I found this image here.
Quite frequently, the news feels daunting. Very often, we’re concerned that national discourse and policy are harming our loved ones and our neighbors. At times, we are frustrated personally with our friends and family members, and we’re already anticipating what the holidays might feel like this year.
All of this is true.
And without negating any of it, I find myself reflecting on a hopeful thought that was expressed last night in community.
The Michigan Nones and Dones community held an event last night called “Support in Times of Collective Stress.” We opened space for people to name stressors in their personal lives and in our larger, collective experience. We asked ourselves, which convictions, spiritual practices, and wisdom keep us grounded and centered internally? And we considered the ways that connection and community-belonging can ease our stress and move us toward collective change.
At one point, I recalled something I had read years ago, and I shared it with the group, thinking that it might illuminate the ways that stress and health can both move through relationships. Nicholas Christakis and James Fowler are social scientists who wrote a book called, Connected: The Surprising Power of Social Networks and How they Shape Our Lives In the book, Christakis and Fowler conduct intriguing scientific research on social networks to discover how they connect us and affect us. And through a number of studies, they concluded,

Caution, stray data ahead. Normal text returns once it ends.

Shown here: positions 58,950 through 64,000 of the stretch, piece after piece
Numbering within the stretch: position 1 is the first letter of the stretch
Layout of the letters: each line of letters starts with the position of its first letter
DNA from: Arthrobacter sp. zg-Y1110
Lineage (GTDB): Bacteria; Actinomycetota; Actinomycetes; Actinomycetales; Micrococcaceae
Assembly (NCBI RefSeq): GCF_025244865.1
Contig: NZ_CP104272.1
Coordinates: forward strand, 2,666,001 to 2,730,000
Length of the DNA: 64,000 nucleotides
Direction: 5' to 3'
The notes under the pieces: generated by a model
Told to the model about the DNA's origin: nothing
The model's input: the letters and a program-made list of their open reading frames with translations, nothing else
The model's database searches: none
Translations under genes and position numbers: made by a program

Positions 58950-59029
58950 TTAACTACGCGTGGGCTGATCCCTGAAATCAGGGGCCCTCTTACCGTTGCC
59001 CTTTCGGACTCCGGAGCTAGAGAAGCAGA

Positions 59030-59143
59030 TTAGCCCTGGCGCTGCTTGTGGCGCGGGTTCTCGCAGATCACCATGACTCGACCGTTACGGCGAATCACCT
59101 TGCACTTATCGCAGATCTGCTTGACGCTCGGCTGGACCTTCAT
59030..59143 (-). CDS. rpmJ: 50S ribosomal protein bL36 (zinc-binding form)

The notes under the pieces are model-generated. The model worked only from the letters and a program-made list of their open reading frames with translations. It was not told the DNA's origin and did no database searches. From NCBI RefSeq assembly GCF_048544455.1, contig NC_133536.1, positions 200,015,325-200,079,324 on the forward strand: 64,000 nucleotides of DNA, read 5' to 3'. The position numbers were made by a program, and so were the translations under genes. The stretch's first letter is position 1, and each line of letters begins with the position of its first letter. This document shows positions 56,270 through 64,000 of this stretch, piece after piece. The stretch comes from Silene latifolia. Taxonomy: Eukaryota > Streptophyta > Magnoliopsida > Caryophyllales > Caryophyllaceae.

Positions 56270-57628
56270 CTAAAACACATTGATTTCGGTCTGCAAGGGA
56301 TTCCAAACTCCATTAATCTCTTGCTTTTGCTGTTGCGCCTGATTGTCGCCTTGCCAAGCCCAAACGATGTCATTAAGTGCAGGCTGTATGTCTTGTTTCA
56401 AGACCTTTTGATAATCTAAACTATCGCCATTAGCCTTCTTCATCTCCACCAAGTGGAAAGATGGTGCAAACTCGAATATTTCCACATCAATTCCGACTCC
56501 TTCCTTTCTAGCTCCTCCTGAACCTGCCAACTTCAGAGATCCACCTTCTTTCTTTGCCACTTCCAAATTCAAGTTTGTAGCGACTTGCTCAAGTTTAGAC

On average, each person on the planet consistently affects 8,000 people every day.
Christakis and Fowler have discovered that on average, each person knows twenty people well enough to invite them to a dinner party. If those friends then know twenty people to the same degree, and then those friends know twenty people to the same degree, we are talking about 20 x 20 x 20 = 8,000 people.
We are relationally connected and deeply embedded in these relationships. Their research revealed that we affect and are affected by our friends’ friends’ friends in social and emotional contagions. Even if we don’t directly know these people three degrees away, we are consistently impacting each other every single day of our lives. That’s astonishing.
Christakis and Fowler discuss the ways that our actions, thoughts, and emotions impact others. When we feel joy, calm, stress, or anxiety, we often pass our emotions to one another in contagion. Sometimes, this happens as quickly and simply as seeing someone’s facial expression. The mirror neurons in our brains fire to make a similar facial expression, and then we feel a similar emotion too. This can happen with fear. It can also happen with a smile. These are truly contagious.
So if each of us has the ability to impact a social network as large as 8,000 people pretty unconsciously, what is possible if we consider this consciously? And what is then possible then when whole communities are acting? And beyond mere feelings (though they are important) how can can we positively affect our social network with acts of compassion, advocacy, and solidarity? What is possible when we choose wellness? What is possible when these connections move toward collective change?
After talking more about stress, personal practices, stories, and convictions, we circled back to this thought at the end. Gathered around a table as five people, we realized,
“This conversation impacts 40,000 people.”
We are facing large, looming challenges, and some people are more directly-impacted by those challenges than others. This is true and worthy of our grief and anger.
And at the same time, I hold out hope that collective change is possible. It’s always possible, and it happens through relationships.